Please use this identifier to cite or link to this item:
|Type:||Artigo de periódico|
|Title:||Higher Prostate Weight Is Inversely Associated With Gleason Score Upgrading In Radical Prostatectomy Specimens|
|Abstract:||Background. Protective factors against Gleason upgrading and its impact on outcomes after surgery warrant better definition. Patients and Methods. Consecutive 343 patients were categorized at biopsy (BGS) and prostatectomy (PGS) as Gleason score, ≤6, 7, and ≥8; 94 patients (27.4%) had PSA recurrence, mean followup 80.2 months (median 99). Independent predictors of Gleason upgrading (logistic regression) and disease-free survival (DFS) (Kaplan-Meier, log-rank) were determined. Results. Gleason discordance was 45.7% (37.32% upgrading and 8.45% downgrading). Upgrading risk decreased by 2.4% for each 1 g of prostate weight increment, while it increased by 10.2% for every 1 ng/mL of PSA, 72.0% for every 0.1 unity of PSA density and was 21 times higher for those with BGS 7. Gleason upgrading showed increased clinical stage (P = 0.019), higher tumor extent (P = 0.009), extraprostatic extension (P = 0.04), positive surgical margins (P < 0.001), seminal vesicle invasion (P = 0.003), less "insignificant" tumors (P < 0.001), and also worse DFS, χ 2 = 4.28, df = 1, P = 0.039. However, when setting the final Gleason score (BGS ≤ 6 to PGS 7 versus BGS 7 to PGS 7), avoiding allocation bias, DFS impact is not confirmed, χ 2 = 0.40, df = 1, P = 0.530. Conclusions. Gleason upgrading is substantial and confers worse outcomes. Prostate weight is inversely related to upgrading and its protective effect warrants further evaluation. © 2013 Leonardo Oliveira Reis et al.|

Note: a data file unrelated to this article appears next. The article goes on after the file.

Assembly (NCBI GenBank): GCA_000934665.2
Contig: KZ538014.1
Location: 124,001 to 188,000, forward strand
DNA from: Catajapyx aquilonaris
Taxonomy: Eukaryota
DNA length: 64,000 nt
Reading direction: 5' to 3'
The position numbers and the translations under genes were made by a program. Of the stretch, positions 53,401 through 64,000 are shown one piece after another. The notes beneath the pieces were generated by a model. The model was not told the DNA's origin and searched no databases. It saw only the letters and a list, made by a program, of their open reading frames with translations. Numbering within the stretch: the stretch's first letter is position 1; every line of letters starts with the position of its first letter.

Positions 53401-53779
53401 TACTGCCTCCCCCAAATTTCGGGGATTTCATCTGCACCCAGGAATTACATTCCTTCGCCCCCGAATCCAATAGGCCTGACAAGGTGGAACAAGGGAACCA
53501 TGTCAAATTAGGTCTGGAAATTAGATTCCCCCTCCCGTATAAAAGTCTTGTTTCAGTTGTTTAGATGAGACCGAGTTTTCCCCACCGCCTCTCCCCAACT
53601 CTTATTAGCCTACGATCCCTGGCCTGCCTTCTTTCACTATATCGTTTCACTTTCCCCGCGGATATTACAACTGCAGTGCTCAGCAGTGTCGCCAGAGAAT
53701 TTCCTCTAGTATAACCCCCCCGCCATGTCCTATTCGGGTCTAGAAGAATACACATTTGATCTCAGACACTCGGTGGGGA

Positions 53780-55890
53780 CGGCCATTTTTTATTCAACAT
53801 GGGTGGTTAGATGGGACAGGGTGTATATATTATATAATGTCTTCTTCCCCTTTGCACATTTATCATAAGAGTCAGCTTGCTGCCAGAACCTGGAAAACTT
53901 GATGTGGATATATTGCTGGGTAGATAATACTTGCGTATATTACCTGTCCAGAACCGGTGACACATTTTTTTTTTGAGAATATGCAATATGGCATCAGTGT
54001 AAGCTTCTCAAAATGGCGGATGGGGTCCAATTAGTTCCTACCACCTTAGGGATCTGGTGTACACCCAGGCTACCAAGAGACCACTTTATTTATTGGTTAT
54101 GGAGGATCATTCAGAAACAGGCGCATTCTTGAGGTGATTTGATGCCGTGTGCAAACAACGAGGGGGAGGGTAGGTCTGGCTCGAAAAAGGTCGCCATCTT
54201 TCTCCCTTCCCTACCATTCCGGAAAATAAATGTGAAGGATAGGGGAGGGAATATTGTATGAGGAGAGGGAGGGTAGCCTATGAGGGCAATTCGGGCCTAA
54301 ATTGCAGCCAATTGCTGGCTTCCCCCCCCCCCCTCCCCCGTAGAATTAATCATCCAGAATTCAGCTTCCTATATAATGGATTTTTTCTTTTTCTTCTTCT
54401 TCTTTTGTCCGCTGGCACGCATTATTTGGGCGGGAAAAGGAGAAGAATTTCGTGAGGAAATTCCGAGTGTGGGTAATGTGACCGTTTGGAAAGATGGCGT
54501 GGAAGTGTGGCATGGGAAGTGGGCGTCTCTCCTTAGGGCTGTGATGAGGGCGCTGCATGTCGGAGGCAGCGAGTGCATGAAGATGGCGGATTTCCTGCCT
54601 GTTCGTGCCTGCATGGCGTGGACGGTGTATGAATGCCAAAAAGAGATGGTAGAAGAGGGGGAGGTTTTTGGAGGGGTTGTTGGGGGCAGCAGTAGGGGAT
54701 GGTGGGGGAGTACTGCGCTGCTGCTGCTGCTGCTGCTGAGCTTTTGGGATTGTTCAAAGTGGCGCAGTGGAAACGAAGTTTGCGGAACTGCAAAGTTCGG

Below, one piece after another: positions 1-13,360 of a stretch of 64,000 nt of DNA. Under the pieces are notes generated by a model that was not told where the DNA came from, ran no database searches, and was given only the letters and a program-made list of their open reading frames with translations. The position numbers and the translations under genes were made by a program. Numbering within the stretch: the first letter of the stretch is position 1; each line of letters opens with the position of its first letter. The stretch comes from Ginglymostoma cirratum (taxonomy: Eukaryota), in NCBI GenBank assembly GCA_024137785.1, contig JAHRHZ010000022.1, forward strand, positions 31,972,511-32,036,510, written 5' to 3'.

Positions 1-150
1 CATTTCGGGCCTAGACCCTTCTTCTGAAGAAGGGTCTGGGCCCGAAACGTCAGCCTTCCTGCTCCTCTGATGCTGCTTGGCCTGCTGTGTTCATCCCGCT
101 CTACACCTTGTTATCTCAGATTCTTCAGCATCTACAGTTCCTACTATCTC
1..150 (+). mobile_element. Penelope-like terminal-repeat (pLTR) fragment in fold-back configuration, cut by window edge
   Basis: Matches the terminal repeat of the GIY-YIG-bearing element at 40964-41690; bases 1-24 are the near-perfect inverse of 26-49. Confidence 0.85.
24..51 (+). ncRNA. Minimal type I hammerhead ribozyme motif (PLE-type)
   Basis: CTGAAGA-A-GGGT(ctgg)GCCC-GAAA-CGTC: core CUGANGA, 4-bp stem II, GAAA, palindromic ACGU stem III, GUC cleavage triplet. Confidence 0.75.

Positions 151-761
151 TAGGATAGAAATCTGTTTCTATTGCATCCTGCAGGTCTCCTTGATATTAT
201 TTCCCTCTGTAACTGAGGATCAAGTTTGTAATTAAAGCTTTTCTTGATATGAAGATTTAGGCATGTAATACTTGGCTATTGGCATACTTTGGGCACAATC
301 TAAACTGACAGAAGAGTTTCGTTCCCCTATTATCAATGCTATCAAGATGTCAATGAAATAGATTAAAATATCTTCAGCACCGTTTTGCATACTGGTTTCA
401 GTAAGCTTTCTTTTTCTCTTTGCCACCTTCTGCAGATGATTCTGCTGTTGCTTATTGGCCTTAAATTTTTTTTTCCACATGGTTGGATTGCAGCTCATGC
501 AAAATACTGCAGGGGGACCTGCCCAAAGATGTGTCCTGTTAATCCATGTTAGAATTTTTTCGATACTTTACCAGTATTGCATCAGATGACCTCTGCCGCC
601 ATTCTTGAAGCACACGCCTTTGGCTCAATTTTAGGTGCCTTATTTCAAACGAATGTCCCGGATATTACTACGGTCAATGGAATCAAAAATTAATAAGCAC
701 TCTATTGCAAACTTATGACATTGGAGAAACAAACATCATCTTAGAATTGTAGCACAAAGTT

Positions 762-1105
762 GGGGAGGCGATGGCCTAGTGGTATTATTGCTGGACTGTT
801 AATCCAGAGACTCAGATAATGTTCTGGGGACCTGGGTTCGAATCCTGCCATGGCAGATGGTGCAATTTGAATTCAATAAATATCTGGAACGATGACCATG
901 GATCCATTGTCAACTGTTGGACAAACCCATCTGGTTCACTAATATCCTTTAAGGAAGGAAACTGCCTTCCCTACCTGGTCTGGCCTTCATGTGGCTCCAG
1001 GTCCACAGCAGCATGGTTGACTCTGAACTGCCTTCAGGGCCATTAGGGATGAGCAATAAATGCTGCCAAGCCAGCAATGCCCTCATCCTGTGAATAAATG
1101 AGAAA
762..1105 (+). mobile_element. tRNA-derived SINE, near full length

|Appears in Collections:||Unicamp - Artigos e Outros Documentos|
Items in DSpace are protected by copyright, with all rights reserved, unless otherwise indicated.